But wait!  There's more! ;)
Quote
With respect to Nests:
Nests are related to the Part_of Meronymy.

Each classifier item can be in more than one nest at a time.
I'm still not sure I understand this statement.  I can't decide if it important or trivial...I think that this may relate more to non-Java like languages...perhaps browsers?
You don't need to worry about it... It's just that the same Class could be nested in more than one Class, but the Object instantiated is ALWAYS only in the instantiated nest.  Also, I forgot to indicate that this is covered by [Policy] - for example, a Package can't be in more than one nest, and a Class is unlikely to be nested in more than one Package etc...
Quote
[size=13][SNIP][/size]

I would suggest reserving the <<comprise>> Stereotype for items that are intrinsically part of the composite.
I agree.  This would require a separate Association for the other items.  Can you suggest a Stereotype name for that one?

Quote
[size=13][SNIP][/size]

Cheerz,
Paolo
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jeshaw2

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Re: Collections, Containers, Composites & Nest
« Reply #4 on: September 23, 2005, 07:31:13 am »
Quote
Why don't you have a go at the other types?
Sounds like fun!  I accept the challange.  

Quote
I would suggest reserving the <<comprise>> Stereotype for items that are intrinsically part of the composite.
 
I agree.  This would require a separate Association for the other items.  Can you suggest a Stereotype name for that one?
I've been thinking about this.  In this thread, you've selected verbs for your Stereotype names.  I'm wondering if adjectives would serve us better?  I'll come back with some ideas on this too.

Muck can be very fertile.  While you're there, plant some seeds.  :D
Verbal Use Cases aren't worth the paper they are written upon.

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Re: Collections, Containers, Composites & Nest
« Reply #5 on: September 23, 2005, 05:26:23 pm »
Quote
I've been thinking about this.  In this thread, you've selected verbs for your Stereotype names.  I'm wondering if adjectives would serve us better?  I'll come back with some ideas on this too.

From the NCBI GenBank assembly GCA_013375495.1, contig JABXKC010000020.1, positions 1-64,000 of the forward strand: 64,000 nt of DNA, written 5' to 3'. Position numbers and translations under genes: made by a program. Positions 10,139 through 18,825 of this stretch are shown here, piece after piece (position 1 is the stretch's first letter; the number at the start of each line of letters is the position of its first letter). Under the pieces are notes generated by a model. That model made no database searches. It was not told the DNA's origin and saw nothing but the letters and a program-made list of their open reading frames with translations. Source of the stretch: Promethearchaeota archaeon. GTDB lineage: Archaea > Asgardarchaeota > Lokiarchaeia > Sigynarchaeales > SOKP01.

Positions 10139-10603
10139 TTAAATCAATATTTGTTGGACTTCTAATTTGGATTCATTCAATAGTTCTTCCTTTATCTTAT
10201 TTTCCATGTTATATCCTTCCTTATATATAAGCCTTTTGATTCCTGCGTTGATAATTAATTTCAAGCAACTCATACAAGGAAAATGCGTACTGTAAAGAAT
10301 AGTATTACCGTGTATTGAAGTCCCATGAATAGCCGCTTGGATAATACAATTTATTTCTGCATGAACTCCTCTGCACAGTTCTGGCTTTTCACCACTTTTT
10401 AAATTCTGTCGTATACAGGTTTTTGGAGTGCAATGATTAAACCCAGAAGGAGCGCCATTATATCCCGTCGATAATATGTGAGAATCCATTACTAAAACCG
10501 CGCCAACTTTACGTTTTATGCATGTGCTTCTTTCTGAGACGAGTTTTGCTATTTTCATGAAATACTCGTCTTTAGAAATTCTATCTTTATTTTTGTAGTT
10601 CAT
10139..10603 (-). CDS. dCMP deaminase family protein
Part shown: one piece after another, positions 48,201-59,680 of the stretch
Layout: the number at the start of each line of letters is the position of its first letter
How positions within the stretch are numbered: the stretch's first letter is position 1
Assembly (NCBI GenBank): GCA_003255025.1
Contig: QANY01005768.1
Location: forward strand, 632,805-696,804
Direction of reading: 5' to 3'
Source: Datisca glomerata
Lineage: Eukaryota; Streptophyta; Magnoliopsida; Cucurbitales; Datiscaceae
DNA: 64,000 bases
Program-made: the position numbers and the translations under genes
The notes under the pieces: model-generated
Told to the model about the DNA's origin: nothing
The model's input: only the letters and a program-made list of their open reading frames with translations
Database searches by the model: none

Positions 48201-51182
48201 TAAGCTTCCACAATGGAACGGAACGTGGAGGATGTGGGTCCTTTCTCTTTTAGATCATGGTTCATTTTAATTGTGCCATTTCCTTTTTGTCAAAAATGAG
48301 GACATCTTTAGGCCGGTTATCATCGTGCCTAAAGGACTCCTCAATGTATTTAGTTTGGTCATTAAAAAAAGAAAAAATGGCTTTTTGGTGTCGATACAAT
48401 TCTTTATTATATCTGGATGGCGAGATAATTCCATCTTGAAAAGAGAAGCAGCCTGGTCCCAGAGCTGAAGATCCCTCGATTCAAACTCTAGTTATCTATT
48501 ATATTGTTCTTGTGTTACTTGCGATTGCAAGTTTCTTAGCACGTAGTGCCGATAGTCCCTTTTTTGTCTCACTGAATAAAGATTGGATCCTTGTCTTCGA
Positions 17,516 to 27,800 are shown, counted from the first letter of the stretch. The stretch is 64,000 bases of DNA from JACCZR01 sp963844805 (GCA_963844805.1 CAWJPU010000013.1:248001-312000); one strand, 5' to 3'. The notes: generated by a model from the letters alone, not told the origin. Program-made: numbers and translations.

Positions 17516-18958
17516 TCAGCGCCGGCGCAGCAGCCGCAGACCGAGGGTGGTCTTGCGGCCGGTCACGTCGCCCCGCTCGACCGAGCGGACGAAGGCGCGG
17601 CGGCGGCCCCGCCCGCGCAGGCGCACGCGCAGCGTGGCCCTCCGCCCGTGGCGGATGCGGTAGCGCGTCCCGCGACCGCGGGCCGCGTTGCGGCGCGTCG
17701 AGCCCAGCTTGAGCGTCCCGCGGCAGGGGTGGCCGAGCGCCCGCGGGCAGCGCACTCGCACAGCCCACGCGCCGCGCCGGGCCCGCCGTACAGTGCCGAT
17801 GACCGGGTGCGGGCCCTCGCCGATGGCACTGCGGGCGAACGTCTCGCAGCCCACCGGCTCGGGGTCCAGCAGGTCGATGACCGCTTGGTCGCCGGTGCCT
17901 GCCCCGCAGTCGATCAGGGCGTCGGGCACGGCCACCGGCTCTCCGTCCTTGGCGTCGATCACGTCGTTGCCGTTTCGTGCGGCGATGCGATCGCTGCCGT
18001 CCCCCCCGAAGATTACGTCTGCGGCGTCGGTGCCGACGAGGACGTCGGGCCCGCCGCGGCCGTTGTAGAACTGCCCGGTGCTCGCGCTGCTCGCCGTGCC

Yes Jim, you're probably right. I just took the verb from the Association naming and sort of took my cue from «manifest» - but, of course, "manifest" is a verb and an adjective and a noun!

Keep dem cards an' Letters rollin' in Folks!

Paolo


« Last Edit: September 23, 2005, 05:26:48 pm by PaoloFCantoni »
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Re: Collections, Containers, Composites & Nest
« Reply #6 on: September 24, 2005, 10:28:39 pm »
I'm doing my "homework" Paolo... ;)

I'm looking at the meronymy forms for which I'm developing notational recomendations, and how they may be similar or different from the forms that you've described.  This has led me to do the same analysis within your set of meronymy forms also.

Quote
Collection
All containers define collections (even if only implicitly - the objects contained)
Not all collections are containers. [Policy]

I'm looking for examples of collections that are not containers.  In this context, do you consider Arrays, Vectors, linked (or otherwise structured) lists (such as those commonly found in C++, Java, etc.) to be containers?  I think not.  To me a Container is an object that demonstrates some form of problem domain behavior (i.e.; beyond that of sequencing, iterating, etc.), whereas these data types are more passive structures.

I'm wondering about a need to refactor the differentiting  points on Container and Collection.  Their key differentations seem to have more to do with ownership and access rights than they do with pure meronymy.  I don't think being contained or not contained is a meronymy issue. To me, container differentation could be on how their behavior participates in the enforcement of ownership and access policy.  But alas!...The diamond is on the association and not on the container... :'(

I'm also looking 'slanty-eyed' at Nest.  Might this also be a Container in disguise...?

Thoughts?



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Re: Collections, Containers, Composites & Nest
« Reply #7 on: September 25, 2005, 05:36:04 am »
Quote
I'm doing my "homework" Paolo... ;)
That's good to see! :)
Remember to use First principles.  They are a a powerful technique.
Quote
I'm looking at the meronymy forms for which I'm developing notational recommendation, and how they may be similar or different from the forms that you've described.  This has led me to do the same analysis within your set of meronymy forms also.
AS I said, they are a work in progress...
Quote